The CD8+ T cel response to intracellular pathogens such as bacteria, viruses, and protozoan parasites is a key element of host resistance to infections. To generate a robust and effective immune response, CD8+ T cells must integrate pathogen-derived and micro-environmental signals, including availability of nutrients and oxygen. Together these signals regulate the changes necessary for the dramatic expansion of effector T cells armed to eliminate pathogens and for the generation of immunological memory. In these studies, we will work to understand how the highly conserved HIF pathway, which plays a central role in regulating metabolism and the response to cellular stress caused by oxygen deficiency/hypoxia, functions in CD8+ T cells. We find that the response to acute and chronic infections are differentially impacted by HIF activity, suggesting that this pathway, which has not been studied in the context of CD8+ T cell responses, controls multiple aspects of the attenuation of effector and memory T cell function, differentiation, and immunopathology. Results from these studies will provide novel insights into the CD8+ T cell immunity, a topic of significance in the development of treatment strategies and vaccines for chronic infections, emerging infectious agents, and microorganisms relevant to biodefense. Furthermore, we will study the clinical relevance of pharmacologic stabilization of HIF, a molecule targeted in numerous disease contexts, to CD8+ T cell function.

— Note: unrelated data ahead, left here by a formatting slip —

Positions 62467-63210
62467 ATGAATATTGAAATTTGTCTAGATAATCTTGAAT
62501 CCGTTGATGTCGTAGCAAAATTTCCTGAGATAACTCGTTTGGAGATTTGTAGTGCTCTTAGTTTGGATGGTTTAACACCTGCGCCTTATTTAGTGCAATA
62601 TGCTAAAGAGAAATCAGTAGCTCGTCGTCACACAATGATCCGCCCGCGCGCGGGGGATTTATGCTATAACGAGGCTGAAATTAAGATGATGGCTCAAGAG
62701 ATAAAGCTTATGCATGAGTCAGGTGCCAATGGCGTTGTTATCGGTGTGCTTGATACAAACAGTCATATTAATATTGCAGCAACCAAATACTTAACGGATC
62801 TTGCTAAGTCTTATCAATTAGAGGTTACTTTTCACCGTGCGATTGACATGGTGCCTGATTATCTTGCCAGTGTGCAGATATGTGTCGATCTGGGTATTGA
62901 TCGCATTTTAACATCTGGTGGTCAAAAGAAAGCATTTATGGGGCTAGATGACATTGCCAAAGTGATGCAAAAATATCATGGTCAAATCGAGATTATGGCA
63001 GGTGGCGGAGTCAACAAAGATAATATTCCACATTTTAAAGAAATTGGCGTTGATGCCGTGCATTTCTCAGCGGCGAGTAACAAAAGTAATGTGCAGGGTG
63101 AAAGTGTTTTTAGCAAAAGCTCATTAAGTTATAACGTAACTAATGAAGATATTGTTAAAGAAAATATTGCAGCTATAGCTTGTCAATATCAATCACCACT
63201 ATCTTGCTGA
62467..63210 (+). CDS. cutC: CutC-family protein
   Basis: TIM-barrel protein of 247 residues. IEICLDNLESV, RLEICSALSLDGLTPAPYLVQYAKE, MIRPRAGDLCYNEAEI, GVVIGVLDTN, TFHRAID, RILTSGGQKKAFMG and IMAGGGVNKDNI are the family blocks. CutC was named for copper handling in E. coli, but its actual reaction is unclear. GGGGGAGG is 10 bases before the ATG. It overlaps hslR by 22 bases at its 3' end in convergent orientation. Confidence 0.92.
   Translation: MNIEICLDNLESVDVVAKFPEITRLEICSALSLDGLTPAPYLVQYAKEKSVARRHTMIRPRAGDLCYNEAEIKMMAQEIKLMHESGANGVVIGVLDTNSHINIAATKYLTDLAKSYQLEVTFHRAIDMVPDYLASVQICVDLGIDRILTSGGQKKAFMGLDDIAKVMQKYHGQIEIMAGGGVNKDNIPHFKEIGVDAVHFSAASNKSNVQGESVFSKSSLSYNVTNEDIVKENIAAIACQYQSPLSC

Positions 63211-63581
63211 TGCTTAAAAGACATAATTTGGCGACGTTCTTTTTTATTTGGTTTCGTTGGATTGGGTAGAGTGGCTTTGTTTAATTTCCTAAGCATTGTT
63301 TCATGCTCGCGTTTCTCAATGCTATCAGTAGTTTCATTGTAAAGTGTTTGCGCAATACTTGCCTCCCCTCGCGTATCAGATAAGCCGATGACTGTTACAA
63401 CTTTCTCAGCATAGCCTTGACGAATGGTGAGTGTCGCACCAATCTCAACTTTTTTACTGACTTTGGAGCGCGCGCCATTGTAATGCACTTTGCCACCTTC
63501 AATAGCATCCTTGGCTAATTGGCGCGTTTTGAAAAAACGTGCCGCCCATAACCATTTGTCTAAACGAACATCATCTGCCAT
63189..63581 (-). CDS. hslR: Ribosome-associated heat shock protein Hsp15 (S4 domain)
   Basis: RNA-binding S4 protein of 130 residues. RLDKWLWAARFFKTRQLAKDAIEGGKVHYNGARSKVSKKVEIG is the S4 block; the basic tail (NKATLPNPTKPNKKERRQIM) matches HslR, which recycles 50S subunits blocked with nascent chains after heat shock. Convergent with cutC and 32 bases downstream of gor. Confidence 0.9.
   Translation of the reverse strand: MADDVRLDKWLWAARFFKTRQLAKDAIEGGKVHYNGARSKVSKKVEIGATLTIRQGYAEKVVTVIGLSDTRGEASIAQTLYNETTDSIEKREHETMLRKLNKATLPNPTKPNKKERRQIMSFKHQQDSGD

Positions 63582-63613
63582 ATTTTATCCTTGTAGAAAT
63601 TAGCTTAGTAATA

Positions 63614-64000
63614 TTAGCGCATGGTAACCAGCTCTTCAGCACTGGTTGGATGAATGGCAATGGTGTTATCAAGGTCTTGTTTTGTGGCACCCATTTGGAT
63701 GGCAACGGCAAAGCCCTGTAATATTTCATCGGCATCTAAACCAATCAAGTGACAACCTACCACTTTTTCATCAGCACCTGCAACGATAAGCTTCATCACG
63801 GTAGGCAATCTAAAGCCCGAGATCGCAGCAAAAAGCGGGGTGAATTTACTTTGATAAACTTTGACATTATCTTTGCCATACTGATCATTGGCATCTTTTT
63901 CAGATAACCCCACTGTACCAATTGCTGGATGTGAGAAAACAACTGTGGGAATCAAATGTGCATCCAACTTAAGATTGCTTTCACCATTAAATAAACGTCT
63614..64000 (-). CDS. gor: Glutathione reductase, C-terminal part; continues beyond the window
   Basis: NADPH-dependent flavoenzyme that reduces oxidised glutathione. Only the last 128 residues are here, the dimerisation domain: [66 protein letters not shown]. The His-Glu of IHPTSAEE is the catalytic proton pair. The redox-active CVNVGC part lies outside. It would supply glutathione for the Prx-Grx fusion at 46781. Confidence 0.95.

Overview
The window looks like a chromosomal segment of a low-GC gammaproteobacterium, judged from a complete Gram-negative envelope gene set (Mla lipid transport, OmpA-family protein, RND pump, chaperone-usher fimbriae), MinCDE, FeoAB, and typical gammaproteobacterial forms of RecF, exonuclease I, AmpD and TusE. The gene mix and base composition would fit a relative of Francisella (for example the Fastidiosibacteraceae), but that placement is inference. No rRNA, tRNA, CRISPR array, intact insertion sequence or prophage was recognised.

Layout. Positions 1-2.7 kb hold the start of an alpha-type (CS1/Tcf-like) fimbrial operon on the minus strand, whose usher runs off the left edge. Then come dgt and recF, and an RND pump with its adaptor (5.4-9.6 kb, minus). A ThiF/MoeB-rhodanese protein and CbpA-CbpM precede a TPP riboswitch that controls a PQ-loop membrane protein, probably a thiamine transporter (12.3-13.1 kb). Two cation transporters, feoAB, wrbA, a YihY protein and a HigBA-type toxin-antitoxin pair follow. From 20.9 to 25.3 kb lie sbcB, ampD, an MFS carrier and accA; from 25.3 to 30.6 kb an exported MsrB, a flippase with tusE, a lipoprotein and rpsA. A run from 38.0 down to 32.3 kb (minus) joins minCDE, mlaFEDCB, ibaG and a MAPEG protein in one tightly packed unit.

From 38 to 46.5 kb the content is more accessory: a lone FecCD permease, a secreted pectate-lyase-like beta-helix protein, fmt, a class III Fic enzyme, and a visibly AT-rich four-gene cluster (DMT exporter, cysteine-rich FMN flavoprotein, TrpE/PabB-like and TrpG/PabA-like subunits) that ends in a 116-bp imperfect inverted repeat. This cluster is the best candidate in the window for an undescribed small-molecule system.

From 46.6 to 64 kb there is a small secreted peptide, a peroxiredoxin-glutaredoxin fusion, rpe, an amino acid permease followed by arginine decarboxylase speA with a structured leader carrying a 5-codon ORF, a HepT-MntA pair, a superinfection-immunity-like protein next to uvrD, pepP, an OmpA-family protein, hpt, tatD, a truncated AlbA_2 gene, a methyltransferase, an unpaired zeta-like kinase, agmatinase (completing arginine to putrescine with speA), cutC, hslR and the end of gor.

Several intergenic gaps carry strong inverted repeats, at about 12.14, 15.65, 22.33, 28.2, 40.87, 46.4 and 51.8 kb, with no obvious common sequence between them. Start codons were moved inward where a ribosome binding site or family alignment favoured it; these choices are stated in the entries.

The CD8+ T cell immune response is essential for the clearance of many intracellular pathogens including viruses, bacteria and protozoan parasites. Infection initiates a program of differentiation by CD8+ T cels resulting in proliferation and generation of effector cells, which aces tissues to eliminate infected cels. Effector CD8+ T cels must balance the metabolic requirements of expansion, survival, and cytoxic function with the limiting nutrient and oxygen availability of infected tissues. Furthermore during the resolution of infection, a population of long-lived memory cells emerges to provide protection from pathogen re-exposure. While T cell activation induces a profound shift to glycolysis, how changes in metabolic activity influence regulation of effector function, contraction/attenuation of cytolytic activity, and the transition to memory has remained largely unexplored until recently. Several studies have revealed that a metabolic switch from glycolytic to fatty acid metabolism is important for the development of long-lived CD8+ memory cels. These results suggest metabolism influences cell-fate decisions leading to the generation of adaptive immunological memory. Additionally, recent reports suggest the HIF pathway can influence the differentiation of CD4+ T helper subsets and affect autoimmunity-HIF activity apparently favoring Th17 while diminishing iTreg differentiation. Yet, how the function and differentiation of effector and memory CD8+ T cels are linked to metabolic changes influenced by the microenvironment or how HIF regulation of gene expression impacts the CD8+ immune response is unknown. Our preliminary findings show that the von Hippel-Lindau/Hypoxia-inducible Factor (VHL/HIF) pathway, which controls the transcriptionally-induced metabolic responses to hypoxia, profoundly affects the CD8+ T cel response to infection at multiple points including: expansion and expression of effector molecules, upregulation of inhibitory or 'exhaustion' cell-surface receptors, and attenuation of immunopathology. To understand better how the VHL/HIF pathway influences the CD8+ T cels response to infection, we will address the following questions: 1) How does the loss of regulation of the VHL/HIF pathway impact CD8+ T cell immunity? We hypothesize that metabolic shifts regulated by VHL play an important role in T cell survival, responses to infection, and memory formation. Using specific deletion of VHL in mature CD8+ T cells, we will examine T cell homeostasis, responses to primary and secondary infections, and the magnitude, kinetics, and quality of memory formation. 2) How does HIF regulate CD8+ T cell responses? We hypothesize that VHL modulates T cell immunity by attenuating HIF activity. We will study the immune response by T cells with individual and/or compound HIF1?, HIF2? and VHL mutations and will explore how perturbations in HIF activity influence CD8+ T cell metabolism and gene expression. 3) Is there a distinct role for VHL/HIF pathway in CD8+ T cel response to chronic infection? Surprisingly, loss of HIF regulation leads to CD8+ T cel dependent host death in the context of chronic but not acute LCMV infection. We will test the hypothesis that a forced 'effector' metabolic profile may override inhibitory receptor and cytokine inputs and maintain CD8+ T cel effector function in the face of multiple dampening inputs to T cell function. Ultimately our studies will provide a comprehensive understanding of the role for the VHL/HIF pathway in CD8+ T cell immunity, revealing previously unknown functions for HIF and highlighting new strategies to enhance or control the response to intracellular pathogens.
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